In epidemic and complex emergency situations, facilities for laboratory diagnosis may be either unavailable or so overwhelmed with the case-load that parasite-based diagnosis is impossible. In such circumstances, it is impractical and unnecessary to demonstrate parasites before treatment in all cases of fever. Once an epidemic of malaria has been confirmed, and if case numbers are high, treatment based solely on the clinical history is appropriate in most cases, using a full treatment course. However, parasite-based diagnosis is essential to:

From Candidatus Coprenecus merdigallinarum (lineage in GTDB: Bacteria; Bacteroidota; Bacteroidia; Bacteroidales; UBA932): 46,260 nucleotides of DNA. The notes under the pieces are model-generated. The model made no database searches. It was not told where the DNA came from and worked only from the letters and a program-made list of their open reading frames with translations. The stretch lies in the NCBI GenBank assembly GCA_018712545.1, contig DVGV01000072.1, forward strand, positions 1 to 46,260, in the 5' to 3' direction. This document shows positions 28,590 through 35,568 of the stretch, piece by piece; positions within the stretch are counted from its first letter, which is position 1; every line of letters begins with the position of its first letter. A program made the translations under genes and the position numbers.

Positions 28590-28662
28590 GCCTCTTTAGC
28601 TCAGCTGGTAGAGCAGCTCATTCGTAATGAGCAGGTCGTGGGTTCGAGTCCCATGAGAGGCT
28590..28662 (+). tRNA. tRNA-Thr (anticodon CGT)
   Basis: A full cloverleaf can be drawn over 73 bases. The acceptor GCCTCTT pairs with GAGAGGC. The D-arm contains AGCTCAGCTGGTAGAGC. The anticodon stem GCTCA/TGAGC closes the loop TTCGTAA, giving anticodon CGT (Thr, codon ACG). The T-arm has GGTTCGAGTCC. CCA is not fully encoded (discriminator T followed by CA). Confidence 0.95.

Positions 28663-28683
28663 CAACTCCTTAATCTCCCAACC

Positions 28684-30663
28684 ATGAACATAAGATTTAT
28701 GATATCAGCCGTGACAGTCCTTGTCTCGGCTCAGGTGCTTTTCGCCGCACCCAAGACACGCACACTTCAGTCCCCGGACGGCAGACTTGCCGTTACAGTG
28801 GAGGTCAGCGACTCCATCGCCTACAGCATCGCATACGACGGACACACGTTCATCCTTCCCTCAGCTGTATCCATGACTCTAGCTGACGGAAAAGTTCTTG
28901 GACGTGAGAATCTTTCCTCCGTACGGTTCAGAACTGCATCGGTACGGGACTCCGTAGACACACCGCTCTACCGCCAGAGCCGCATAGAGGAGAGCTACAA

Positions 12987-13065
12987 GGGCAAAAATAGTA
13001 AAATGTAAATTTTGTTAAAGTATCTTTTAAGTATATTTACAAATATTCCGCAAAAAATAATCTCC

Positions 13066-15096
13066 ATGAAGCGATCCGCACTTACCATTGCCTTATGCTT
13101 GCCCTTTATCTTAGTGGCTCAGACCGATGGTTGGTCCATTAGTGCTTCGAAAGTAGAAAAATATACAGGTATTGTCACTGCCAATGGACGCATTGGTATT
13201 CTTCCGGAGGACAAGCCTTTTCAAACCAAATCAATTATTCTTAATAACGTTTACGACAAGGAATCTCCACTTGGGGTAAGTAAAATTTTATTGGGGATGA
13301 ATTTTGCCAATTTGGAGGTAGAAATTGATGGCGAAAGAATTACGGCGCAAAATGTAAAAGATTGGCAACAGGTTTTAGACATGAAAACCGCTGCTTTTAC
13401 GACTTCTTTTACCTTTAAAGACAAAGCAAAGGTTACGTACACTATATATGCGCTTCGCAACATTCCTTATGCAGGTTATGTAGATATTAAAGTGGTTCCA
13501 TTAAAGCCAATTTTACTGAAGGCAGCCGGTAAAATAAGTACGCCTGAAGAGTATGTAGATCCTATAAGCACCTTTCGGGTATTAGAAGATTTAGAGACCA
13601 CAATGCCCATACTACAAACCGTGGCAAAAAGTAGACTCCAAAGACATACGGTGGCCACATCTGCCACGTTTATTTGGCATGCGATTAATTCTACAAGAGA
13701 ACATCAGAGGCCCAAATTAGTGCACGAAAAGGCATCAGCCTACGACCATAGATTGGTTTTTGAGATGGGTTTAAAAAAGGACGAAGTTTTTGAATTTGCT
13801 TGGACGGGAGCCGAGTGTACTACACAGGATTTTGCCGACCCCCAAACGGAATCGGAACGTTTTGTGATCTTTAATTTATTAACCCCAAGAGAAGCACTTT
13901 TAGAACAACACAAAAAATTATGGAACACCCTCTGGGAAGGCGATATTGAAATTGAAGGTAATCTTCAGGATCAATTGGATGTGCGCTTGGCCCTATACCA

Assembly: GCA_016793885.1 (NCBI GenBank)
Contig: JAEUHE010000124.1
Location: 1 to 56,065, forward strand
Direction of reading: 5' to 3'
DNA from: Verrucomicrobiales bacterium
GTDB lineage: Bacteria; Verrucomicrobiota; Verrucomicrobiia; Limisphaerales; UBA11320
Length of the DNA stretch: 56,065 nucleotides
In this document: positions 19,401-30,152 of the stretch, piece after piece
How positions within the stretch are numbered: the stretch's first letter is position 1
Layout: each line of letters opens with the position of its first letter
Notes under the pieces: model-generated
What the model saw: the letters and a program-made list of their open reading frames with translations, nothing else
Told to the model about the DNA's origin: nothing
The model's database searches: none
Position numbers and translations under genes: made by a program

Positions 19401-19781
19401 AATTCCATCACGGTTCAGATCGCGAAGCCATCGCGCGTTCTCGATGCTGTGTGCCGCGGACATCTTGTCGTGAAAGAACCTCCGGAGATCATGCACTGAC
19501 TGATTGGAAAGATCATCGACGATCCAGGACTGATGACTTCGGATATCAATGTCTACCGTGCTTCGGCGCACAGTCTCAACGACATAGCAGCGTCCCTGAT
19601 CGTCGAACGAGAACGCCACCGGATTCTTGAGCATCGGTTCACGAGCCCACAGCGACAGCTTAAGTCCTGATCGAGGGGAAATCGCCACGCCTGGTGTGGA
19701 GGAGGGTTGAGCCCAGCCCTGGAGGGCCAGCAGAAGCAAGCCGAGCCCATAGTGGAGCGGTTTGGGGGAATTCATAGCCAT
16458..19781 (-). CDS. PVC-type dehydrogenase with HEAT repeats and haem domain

• diagnose the cause of an epidemic of febrile illness,
• monitor and confirm the end of an epidemic,
• follow progress in infants, pregnant women, and those with severe malaria.
As the epidemic wanes, the proportion of fever cases investigated parasitologically can be increased. It is important to monitor the clinical response to treatment wherever possible, bearing in mind that other infections may also be present. In mixed falciparum/vivax epidemics, parasitaemia should be monitored in order to determine a species-specific treatment.